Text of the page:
A top Treasury Department watchdog defended his investigation into the targeting of conservative groups by the Internal Revenue Service.
Rep. Gerry Connolly (D., Va.) accused J. Russell George, Treasury Inspector General for Tax Administration (TIGTA), of "cherry-picking" evidence of IRS targeting of tax-exempt applications to understate scrutiny given to left-wing political groups.
Other Democrats on the House Oversight and Government Reform Committee echoed that accusation at a Thursday hearing on the scandal.
Rep. Matt Cartwright (D., Pa.) criticized what he called "extreme contradictions" between George’s prior testimony and information released since then that Cartwright said shows liberal groups were also targeted for additional scrutiny.
George rejected the allegations, claiming in prepared remarks that his office was not provided with any information from the IRS suggesting that liberal groups were included on Be On the Lookout (BOLO) lists designed to spotlight groups that warranted additional scrutiny prior to the release of TIGTA’s report on Tea Party targeting.
Subsequently revealed information, which Democrats claimed contradicted his initial testimony, "were not provided during our audit," George said.
He also said he was "disturbed" that the IRS apparently did not release all relevant information to his office.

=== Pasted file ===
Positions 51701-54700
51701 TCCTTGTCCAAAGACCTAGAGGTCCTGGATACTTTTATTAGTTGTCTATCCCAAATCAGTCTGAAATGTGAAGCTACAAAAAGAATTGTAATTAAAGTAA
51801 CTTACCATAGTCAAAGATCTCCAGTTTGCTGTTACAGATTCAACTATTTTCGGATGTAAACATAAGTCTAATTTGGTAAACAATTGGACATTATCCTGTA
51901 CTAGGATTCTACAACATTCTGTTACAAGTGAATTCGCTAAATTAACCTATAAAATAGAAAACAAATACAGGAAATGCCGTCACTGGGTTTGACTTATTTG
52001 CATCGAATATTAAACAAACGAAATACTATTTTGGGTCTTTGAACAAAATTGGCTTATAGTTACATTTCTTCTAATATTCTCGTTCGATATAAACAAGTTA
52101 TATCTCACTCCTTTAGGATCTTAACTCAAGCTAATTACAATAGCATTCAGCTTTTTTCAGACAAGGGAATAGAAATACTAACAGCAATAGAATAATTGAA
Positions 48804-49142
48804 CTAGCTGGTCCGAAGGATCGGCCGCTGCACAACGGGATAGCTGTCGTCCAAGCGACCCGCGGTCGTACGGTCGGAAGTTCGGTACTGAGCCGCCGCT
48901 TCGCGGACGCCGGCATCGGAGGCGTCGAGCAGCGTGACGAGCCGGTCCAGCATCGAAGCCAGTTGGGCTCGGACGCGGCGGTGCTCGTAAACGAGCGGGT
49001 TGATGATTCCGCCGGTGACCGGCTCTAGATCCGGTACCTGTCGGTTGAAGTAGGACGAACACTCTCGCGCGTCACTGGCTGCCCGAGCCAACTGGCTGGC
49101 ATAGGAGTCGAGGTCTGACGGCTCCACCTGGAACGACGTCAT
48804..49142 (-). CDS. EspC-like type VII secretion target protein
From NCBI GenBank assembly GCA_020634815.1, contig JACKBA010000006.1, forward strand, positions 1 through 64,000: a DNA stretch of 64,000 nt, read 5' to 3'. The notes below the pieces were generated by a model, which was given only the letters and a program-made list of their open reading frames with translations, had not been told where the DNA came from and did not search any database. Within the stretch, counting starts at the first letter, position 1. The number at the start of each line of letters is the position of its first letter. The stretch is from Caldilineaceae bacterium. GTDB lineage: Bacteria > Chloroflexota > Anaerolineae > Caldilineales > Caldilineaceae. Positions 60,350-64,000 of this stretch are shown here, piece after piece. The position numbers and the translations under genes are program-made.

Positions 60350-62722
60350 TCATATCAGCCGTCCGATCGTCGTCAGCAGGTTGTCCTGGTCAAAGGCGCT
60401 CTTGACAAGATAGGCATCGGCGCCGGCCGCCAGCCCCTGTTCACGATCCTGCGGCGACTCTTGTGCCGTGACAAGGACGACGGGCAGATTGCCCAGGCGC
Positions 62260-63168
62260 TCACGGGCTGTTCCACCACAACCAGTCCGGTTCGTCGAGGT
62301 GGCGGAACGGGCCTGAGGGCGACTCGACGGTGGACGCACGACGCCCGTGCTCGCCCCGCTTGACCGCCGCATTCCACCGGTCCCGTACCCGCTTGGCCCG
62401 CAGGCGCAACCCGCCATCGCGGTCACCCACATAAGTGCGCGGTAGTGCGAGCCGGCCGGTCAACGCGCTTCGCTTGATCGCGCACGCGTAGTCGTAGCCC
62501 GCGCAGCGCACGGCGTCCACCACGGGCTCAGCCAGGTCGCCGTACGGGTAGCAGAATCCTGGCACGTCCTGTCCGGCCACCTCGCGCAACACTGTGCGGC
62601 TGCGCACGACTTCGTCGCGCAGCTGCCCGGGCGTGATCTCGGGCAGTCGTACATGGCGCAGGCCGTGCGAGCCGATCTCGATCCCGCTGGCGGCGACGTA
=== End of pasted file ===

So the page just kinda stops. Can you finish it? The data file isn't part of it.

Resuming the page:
While George noted that TIGTA has yet to conduct a full audit incorporating that new information, TIGTA did conduct "additional analyses" in response to concerns from some on the committee in advance of Thursday’s hearing.
Data initially provided to TIGTA showed that a small number of groups that appeared on BOLO lists had names that suggested liberal political leanings, George explained.
"With respect to the 298 cases that the IRS selected for political review as of the end of May 2012, three have the word ‘Progressive’ in the organization’s name. Another four used ‘Progress,’" George wrote in his prepared remarks.
"None of the 298 cases selected by the IRS as of May 2012 used the name ‘Occupy,’" George added.
Ranking Democrat, Rep. Elijah Cummings (Md.), criticized George in his opening statement for not making clear in previous testimony that TIGTA’s audit found no evidence of political motivations by IRS officials who targeted Tea Party groups.
"With all due respect," George responded, "I believe the record shows otherwise."
George pointed to excerpts of previous testimony in which he responded to questions about potential political motives by telling the committee that TIGTA "received no evidence during the course of our audit to that effect."
Committee Republicans accused Democrats of attempting to undermine TIGTA’s findings because they did not like the outcome.
"They’re trying to discredit the inspector general, and I find that offensive," Rep. John Mica (R., Fla.) said.